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2 new programs assist with weather, yield data


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The days of farmers using instinct and experience to determine when and where to plant may soon change as growers become increasingly reliant on sophisticated online tools to gather information.

Two new programs recently introduced by Purdue University researchers, the Corn Growing Degree Day tool and the AgClimate View, allow farmers to get detailed information using computers and cellphone applications.

The programs were developed through the Useful to Usable (U2U) project funded by the U.S. Department of Agriculture’s National Institute of Food and Agriculture. The project includes 50 faculty, staff and students at nine universities who work together to improve profitability and longevity of U.S. farms amid a variable and changing climate.

Purdue University’s Melissa Widhalm, a U2U project manager, said the tools are the first in what is planned as a comprehensive library of online resources to assist farmers, all for free.

“We were just trying to take some existing information that is out there and make it a little more user-friendly and develop more sophisticated tools.”

Widhalm said the programs allow researchers to connect to local farmers and farmers’ advisers to get input while developing new tools.

“Rather than have a bunch of scientists in a room coming up with a good idea, we are going out to the people who will be using the tools and asking them what issues they are facing,” Widhalm said. “We bring the information back to the team to develop a prototype.”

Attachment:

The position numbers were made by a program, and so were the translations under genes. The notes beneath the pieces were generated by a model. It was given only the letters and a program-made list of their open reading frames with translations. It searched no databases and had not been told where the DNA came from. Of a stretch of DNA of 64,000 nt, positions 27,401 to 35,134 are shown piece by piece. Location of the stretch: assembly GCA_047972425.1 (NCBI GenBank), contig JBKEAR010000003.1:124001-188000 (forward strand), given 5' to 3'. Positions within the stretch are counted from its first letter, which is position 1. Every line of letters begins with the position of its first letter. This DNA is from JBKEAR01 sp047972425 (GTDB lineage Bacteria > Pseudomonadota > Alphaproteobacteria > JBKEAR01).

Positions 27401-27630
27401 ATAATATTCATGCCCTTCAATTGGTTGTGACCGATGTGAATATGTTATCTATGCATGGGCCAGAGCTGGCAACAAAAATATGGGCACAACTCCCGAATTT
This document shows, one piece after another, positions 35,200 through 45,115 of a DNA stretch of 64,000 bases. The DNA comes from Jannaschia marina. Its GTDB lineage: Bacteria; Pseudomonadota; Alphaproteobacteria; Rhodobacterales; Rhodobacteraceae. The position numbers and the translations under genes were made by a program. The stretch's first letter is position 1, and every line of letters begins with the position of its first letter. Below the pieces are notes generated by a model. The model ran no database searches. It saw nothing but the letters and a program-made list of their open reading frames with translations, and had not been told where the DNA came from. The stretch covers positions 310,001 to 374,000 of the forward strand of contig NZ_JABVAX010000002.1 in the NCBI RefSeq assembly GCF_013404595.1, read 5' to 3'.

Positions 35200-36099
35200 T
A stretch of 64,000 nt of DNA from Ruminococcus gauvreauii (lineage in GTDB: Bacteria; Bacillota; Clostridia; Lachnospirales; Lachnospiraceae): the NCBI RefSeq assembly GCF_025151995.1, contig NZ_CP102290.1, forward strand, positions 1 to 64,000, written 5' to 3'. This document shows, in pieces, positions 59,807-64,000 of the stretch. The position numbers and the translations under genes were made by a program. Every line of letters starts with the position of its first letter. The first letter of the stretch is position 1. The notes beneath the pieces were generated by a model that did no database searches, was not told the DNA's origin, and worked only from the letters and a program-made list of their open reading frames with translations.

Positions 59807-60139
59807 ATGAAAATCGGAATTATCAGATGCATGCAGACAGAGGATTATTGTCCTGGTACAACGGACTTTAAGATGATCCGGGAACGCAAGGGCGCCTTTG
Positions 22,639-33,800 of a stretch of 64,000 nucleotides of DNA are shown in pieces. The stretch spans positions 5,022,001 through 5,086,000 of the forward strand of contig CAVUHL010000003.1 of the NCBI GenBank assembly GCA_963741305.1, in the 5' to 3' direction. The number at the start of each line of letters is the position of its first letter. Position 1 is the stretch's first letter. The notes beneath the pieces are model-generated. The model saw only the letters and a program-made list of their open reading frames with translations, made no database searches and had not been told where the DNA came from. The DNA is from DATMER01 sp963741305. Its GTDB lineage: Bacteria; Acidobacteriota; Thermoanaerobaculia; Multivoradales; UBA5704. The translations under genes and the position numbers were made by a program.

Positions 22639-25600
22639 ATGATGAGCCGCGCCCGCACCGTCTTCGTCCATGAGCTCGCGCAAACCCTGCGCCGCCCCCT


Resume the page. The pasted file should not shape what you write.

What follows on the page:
The Corn Growing Degree Day tool allows farmers to access current and historical data to help predict plant development and maturity rates. Corn degree days, or units as they are also called, are the days when conditions exist that allow corn to mature.

“One piece of data that can be helpful for farmers and farm advisers at the start of the season is the frost-freeze information that we have incorporated into the tool,” Widhalm said. “Bars on the screen represent the average historical freeze occurrence, and lines around it represent the dates of the last spring freeze through the last 30 years.”

Farmers who have a planting date in mind can check the chart; and if a freeze after that date is likely, they may want to wait a little longer to plant. Moving forward, the same information is available for the first freeze in the fall, which is helpful for that end-of-year decision about what is going to happen with the yield.

Clint Arnholt of Sudan Farms, a sixth-generation farmer who grows corn and soybeans, said online programs that provide historical weather information can be valuable tools.

“It would be interesting to see the data for different years because, if it keeps raining and we have a late crop, we’d be susceptible to an early freeze,” Arnholt said “Unfortunately, when it gets down to it, you can’t really do much about it because the crop has to be mature or you can’t harvest it.”

Widhalm said farmers always have been at the mercy of Mother Nature to some extent, but many would still like to have the information at their disposal.

“Once the plant is in the ground and it’s growing, some things are out of your control. But it kind of helps to know where you compare to history,” Widhalm said. “Farmers who recall similar conditions in a previous year can drop in a date and use the historical data for comparison.”